Your shoulders slump, your eyelids droop and your head feels like a bowling ball. Is the time on the clock just a coincidence? Research says it probably isn’t. The afternoon slump is a real, biological phenomenon that affects all of us – and, in fact, is a sign that your circadian rhythm (biological clock) is running smoothly. Most of us resort to caffeine to treat the midday blues only to feel worse later when its effects wear off. Here’s a list of tips and tricks we’ve collected to help you out that don’t involve coffee.
Identify your points of peak energy, and tailor your work to them
Ever been at work and had a blissful few moments where you’re completely engrossed in your work and don’t check the clock even once? For most of us, those periods of peak energy usually come around in the mid-morning or late afternoon (or after a cup of coffee!). Carson Tate, author of Work Simply: Embracing the Power of Your Personal Productivity Style, has a tip for increasing your productivity: do energy-intensive work like writing and coding during those periods and mundane work, like checking your email or returning phone calls, when you’re feeling a little more depleted.
Get up and move – or don’t!
Every doctor who’s worth their salt could tell you that exercise has a plethora of benefits. A brisk walk around the block or some light stretches should be enough to eliminate that midday fogginess. Light exercise during that midday slump helps increase energy levels and helps you overcome mental as well as physical fatigue, says Tate.
Alternatively, if you’re feeling really depleted, you could choose to meditate. Even five to seven deep breaths are enough to get oxygen to your brain and leave you more alert, according to Christopher Barnes, an assistant professor of business at the University of Washington. Steve Jobs swore by it, and Ray Dalio, head of the $165 billion Bridgewater Associates hedge fund, says it makes him feel like “a ninja in a fight.”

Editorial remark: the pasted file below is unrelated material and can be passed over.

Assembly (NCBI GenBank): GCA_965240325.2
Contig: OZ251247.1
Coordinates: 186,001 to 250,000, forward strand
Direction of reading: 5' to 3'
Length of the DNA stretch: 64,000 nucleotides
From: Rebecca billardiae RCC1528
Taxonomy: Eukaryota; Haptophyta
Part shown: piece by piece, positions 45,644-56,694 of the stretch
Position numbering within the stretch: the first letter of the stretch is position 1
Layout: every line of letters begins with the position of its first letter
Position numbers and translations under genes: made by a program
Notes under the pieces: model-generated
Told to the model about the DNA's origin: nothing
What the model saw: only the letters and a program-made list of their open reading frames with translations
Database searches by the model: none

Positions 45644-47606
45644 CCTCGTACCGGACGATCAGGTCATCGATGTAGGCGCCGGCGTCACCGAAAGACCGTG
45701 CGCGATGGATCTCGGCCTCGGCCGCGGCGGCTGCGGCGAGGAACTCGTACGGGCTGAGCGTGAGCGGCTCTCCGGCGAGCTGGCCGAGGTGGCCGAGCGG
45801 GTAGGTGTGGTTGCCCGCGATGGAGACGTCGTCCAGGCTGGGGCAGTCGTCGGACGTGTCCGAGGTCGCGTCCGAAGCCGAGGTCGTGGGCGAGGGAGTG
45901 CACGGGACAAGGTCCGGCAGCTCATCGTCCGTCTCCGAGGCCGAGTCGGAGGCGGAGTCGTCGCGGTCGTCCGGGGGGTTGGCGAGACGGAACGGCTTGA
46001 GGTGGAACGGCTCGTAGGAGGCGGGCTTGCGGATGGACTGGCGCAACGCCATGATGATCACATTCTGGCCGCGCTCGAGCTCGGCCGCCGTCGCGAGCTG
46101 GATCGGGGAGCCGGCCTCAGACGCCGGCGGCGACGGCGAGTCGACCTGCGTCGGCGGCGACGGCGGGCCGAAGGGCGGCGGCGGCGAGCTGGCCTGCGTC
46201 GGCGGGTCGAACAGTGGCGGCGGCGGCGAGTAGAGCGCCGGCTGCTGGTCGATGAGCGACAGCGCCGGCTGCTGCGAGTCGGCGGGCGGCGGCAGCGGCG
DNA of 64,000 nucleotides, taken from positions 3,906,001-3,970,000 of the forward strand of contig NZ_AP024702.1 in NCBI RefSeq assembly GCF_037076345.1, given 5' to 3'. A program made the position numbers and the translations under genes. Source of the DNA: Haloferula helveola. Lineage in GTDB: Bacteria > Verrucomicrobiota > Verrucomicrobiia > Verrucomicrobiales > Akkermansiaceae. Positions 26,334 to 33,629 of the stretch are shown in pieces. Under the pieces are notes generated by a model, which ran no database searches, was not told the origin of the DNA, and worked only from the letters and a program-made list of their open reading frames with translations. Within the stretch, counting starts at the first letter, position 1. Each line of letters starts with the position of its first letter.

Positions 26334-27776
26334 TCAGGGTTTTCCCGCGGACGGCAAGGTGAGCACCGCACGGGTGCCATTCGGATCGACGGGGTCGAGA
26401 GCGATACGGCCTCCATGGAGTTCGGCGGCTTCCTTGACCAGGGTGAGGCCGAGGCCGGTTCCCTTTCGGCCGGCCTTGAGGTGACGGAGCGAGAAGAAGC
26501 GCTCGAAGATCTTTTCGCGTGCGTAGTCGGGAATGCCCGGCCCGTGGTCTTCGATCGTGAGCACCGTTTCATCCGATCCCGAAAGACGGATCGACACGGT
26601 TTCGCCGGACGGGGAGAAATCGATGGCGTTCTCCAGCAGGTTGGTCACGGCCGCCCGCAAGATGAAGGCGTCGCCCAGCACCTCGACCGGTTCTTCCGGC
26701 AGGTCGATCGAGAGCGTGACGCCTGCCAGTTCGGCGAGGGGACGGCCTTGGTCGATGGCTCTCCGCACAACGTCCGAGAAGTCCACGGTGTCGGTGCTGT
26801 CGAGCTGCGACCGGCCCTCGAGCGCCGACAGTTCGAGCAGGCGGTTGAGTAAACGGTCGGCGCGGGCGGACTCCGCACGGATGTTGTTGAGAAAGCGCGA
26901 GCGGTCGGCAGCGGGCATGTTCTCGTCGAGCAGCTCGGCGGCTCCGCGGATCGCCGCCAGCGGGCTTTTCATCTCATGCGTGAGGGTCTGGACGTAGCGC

Get more sleep
How is it that the most obvious things are the most difficult to do? More than 90% of people in the UAE don’t get enough sleep, according to a survey conducted by insurance firm Bupa Global. A study conducted by the National Institute of Health in America found that people who had their sleep restricted to five hours a night for four days in a row had the same performance on a task as people who had a blood alcohol level of 0.06. Not sleeping makes you tired, so go to bed!
Eat a small meal
The key word here being small. No matter how good it may feel to wolf down a couple slices of pizza, the resulting carb crash might make you feel worse than before. A balanced snack like crackers and cheese or a can of tuna give you all of the good with none of the bad, according to Oz Garcia, author of The Balance: Your Personal Prescription for Supermetabolism, Renewed Vitality, Maximum Health, Instant Rejuvenation. He adds that the complex carbs in your system are a sustained source of energy, which banish those blues and help you get through the rest of your work day.